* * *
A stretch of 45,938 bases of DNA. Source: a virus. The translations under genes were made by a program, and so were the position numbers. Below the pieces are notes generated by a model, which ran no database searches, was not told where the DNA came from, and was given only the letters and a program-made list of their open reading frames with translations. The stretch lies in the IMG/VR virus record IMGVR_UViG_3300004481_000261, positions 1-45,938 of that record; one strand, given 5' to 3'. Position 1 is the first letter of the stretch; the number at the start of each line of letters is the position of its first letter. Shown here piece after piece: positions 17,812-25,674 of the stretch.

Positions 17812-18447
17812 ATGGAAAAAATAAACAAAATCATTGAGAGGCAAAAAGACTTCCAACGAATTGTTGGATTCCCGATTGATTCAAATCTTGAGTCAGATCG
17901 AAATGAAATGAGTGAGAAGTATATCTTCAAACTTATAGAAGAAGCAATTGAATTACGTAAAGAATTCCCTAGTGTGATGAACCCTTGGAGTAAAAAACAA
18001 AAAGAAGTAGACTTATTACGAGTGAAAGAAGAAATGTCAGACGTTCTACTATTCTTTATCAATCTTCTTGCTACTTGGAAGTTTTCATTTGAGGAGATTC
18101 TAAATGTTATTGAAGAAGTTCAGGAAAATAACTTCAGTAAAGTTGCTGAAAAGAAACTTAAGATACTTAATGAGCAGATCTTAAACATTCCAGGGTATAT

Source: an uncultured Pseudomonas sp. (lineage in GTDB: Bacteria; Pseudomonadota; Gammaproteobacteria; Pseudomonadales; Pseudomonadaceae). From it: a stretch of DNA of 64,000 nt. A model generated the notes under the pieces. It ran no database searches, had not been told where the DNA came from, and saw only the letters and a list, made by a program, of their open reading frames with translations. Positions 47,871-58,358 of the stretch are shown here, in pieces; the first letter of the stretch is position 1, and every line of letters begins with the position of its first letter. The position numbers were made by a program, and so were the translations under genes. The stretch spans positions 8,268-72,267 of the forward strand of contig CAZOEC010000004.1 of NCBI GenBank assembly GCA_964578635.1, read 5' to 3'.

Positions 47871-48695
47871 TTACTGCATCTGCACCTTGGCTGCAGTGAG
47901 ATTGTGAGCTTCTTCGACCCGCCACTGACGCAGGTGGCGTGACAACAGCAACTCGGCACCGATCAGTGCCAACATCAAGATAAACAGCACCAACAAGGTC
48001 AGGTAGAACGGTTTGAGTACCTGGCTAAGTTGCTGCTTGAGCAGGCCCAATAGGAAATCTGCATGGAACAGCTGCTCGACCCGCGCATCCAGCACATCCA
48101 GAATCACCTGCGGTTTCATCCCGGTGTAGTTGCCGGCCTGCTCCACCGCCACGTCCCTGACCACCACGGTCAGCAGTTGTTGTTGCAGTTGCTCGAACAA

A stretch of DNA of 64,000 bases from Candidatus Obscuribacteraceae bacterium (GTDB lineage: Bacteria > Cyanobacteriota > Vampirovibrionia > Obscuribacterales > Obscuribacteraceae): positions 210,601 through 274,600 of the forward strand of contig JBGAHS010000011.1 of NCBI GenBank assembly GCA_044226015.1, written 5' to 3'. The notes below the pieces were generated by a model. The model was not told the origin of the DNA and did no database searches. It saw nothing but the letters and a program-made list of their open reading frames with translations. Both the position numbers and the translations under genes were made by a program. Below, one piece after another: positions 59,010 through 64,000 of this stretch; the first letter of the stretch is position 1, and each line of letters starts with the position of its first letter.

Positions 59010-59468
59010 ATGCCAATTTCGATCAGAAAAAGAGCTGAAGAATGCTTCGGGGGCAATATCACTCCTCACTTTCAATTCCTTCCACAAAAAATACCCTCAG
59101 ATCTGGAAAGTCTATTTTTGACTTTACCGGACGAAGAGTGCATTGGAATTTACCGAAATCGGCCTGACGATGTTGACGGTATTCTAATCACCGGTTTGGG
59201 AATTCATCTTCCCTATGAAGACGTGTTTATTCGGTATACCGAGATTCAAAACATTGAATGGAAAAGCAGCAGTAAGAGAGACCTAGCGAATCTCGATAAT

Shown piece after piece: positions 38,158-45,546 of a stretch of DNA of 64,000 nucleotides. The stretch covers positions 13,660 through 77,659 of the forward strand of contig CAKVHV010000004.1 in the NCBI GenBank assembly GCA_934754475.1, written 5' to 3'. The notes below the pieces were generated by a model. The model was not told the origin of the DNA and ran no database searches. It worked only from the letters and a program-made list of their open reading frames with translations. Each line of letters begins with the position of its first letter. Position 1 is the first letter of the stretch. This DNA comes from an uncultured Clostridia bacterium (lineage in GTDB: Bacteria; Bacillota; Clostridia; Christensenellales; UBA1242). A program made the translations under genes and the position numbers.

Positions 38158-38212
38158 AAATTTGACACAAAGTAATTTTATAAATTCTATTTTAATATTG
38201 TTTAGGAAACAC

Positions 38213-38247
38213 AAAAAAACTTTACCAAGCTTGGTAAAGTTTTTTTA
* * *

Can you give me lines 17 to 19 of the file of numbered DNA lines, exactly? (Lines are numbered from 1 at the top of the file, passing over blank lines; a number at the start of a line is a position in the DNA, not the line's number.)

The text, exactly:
59201 AATTCATCTTCCCTATGAAGACGTGTTTATTCGGTATACCGAGATTCAAAACATTGAATGGAAAAGCAGCAGTAAGAGAGACCTAGCGAATCTCGATAAT

Shown piece after piece: positions 38,158-45,546 of a stretch of DNA of 64,000 nucleotides. The stretch covers positions 13,660 through 77,659 of the forward strand of contig CAKVHV010000004.1 in the NCBI GenBank assembly GCA_934754475.1, written 5' to 3'. The notes below the pieces were generated by a model. The model was not told the origin of the DNA and ran no database searches. It worked only from the letters and a program-made list of their open reading frames with translations. Each line of letters begins with the position of its first letter. Position 1 is the first letter of the stretch. This DNA comes from an uncultured Clostridia bacterium (lineage in GTDB: Bacteria; Bacillota; Clostridia; Christensenellales; UBA1242). A program made the translations under genes and the position numbers.

Positions 38158-38212